Only a few of the top 100 Johannesburg Stock Exchange-listed (JSE) companies currently procure core services from small black businesses.
This trend is however expected to change under the new Broad-Based Black Economic Empowerment (B-BBEE) codes of good practice, which will also encourage the support of small and medium enterprises (SMEs) and black businesses.
“Yesterday we launched a report that looked at the Top 100 JSE-listed companies and at how they perceive enterprise development, and what strategies they implement to make enterprise development work. We looked at three main themes that came out of that code,” Impact Amplifier partner Pascal Fröhlicher told CNBC Africa on Thursday.
“The first theme was around what’s the perception of the strategy in that field. What we found out is that one of the main trends in that regard is how to get enterprise development closer to its core of the strategy of the actual corporate.”
Many emerging black businesses are not ready to be included in large corporate chains for revenue generation. Corporates have however provided a number of services to encourage this supply chain partnership by providing business development and incubation services to black businesses.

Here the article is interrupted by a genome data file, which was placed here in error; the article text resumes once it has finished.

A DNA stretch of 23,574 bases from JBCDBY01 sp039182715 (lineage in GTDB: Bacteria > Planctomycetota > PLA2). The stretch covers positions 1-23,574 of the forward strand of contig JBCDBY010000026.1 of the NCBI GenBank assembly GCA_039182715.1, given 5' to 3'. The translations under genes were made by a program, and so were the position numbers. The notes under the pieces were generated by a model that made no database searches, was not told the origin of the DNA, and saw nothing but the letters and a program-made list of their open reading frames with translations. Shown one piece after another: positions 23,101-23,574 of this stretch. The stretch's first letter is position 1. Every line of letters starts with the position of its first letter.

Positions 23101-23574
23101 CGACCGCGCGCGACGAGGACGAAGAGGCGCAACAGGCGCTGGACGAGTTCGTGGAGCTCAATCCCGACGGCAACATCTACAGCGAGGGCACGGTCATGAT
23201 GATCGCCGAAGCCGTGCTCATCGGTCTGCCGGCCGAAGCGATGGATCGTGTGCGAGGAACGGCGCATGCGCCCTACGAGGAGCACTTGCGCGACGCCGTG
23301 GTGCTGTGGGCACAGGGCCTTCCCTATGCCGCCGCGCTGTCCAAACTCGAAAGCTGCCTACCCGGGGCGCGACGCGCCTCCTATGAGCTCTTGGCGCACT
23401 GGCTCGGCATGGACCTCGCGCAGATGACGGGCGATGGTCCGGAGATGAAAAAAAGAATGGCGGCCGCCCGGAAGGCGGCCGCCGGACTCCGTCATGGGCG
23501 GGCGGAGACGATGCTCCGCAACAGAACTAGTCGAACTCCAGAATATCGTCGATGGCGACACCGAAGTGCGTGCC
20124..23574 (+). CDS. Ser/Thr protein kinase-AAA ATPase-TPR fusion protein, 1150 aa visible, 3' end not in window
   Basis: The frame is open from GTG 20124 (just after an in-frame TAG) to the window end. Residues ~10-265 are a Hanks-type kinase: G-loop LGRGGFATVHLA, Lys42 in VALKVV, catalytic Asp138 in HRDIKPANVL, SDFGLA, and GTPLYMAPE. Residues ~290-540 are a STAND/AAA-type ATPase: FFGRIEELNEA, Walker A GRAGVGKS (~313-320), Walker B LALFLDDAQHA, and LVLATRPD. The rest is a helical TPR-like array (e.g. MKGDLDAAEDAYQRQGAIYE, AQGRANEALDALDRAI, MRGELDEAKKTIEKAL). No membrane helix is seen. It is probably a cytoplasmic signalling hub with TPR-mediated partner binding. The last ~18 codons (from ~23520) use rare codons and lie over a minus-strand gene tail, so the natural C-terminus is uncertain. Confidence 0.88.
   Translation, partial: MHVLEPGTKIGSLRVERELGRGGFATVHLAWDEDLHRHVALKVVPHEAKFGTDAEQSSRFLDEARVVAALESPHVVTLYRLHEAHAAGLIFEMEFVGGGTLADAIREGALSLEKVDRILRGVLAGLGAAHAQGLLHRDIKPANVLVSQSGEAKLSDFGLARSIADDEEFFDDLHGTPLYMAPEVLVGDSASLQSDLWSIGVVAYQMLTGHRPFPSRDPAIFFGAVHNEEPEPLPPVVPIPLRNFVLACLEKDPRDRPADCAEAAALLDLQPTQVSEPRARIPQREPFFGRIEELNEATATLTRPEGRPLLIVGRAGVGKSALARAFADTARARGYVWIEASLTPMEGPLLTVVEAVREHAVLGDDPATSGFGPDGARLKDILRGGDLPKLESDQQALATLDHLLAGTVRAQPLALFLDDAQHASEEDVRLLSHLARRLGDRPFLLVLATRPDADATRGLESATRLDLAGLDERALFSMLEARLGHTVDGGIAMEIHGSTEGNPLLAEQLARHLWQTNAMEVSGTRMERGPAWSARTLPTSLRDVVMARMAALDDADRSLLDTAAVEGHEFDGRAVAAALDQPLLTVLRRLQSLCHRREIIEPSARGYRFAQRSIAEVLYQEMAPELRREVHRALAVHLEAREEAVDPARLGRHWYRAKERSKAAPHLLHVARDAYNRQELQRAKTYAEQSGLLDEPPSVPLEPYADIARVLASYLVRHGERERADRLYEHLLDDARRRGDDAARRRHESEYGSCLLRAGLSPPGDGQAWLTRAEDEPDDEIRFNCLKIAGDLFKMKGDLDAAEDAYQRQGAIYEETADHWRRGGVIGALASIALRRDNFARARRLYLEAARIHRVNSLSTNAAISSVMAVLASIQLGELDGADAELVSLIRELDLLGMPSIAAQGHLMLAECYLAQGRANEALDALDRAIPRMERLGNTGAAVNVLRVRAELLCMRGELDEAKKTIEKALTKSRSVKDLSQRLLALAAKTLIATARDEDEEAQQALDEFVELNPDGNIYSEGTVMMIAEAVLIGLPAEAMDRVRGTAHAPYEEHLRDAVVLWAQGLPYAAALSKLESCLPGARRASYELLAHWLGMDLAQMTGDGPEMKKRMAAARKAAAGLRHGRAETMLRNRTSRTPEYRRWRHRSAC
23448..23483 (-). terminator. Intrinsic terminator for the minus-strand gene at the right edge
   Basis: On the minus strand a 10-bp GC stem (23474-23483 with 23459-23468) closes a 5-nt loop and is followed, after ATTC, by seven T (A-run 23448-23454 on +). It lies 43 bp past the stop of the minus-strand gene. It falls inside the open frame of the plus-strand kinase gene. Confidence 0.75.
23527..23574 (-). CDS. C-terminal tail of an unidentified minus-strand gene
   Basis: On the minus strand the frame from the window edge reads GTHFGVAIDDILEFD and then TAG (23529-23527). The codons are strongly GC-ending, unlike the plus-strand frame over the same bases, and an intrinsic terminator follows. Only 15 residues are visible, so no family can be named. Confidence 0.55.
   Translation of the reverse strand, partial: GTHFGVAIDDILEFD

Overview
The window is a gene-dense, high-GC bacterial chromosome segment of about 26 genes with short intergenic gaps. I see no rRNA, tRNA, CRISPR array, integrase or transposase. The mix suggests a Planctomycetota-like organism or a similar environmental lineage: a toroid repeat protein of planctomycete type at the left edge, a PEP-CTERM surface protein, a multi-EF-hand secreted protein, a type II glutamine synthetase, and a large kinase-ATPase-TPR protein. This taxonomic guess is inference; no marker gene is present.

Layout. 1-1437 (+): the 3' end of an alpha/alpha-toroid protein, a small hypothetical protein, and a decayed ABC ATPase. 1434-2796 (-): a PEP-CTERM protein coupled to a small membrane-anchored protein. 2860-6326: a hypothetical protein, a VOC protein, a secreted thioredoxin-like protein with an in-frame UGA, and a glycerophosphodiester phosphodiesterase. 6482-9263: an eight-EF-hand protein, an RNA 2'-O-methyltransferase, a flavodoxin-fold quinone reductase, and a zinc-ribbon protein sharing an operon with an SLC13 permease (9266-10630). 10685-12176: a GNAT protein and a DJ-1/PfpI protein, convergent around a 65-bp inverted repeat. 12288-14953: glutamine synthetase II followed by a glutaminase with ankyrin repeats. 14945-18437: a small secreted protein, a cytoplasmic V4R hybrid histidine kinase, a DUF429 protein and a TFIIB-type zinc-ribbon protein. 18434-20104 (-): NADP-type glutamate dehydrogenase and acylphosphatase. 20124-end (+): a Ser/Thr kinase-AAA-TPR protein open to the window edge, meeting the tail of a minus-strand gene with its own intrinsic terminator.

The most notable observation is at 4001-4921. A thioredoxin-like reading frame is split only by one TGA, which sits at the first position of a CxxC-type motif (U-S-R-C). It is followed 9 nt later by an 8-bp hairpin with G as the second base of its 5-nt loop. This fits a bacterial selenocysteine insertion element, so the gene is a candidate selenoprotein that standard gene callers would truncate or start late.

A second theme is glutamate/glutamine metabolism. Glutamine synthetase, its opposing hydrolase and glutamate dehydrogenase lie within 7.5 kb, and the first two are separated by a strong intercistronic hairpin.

The aim of this service provision is to help stabilise the businesses and eventually lead them into the corporate supply chain.
“The second thing we found out is how this money is actually deployed. So the money can be deployed in different ways. There’s a lot of support services that are needed around that money to make that intervention more effective, and also make it more relevant for the business that is actually doing that,” Fröhlicher explained.
“And the third trend that we looked at was around impact measurements. Once the money is deployed, how can a corporate find out what actually worked and what didn’t work, and what actually had the impact that it’s supposed to have.”
The plan of the new B-BBEE codes is to get supplier and enterprise development closer together, and to provide an incentive to companies to use part of their enterprise development spend on their own suppliers.
This trend, according to Fröhlicher, will then be accelerated and will be in the interest of the company to create small businesses that are stable enough to be relied upon as a supplier.
There is however a perception of risk associated with black businesses and their capacity to deliver on core functions. Enterprise development services will therefore be provided to create more stability and increase reliability perception.
Enterprise development has become significantly important in South Africa’s corporate sector and corporates in turn have been positive towards enterprise development.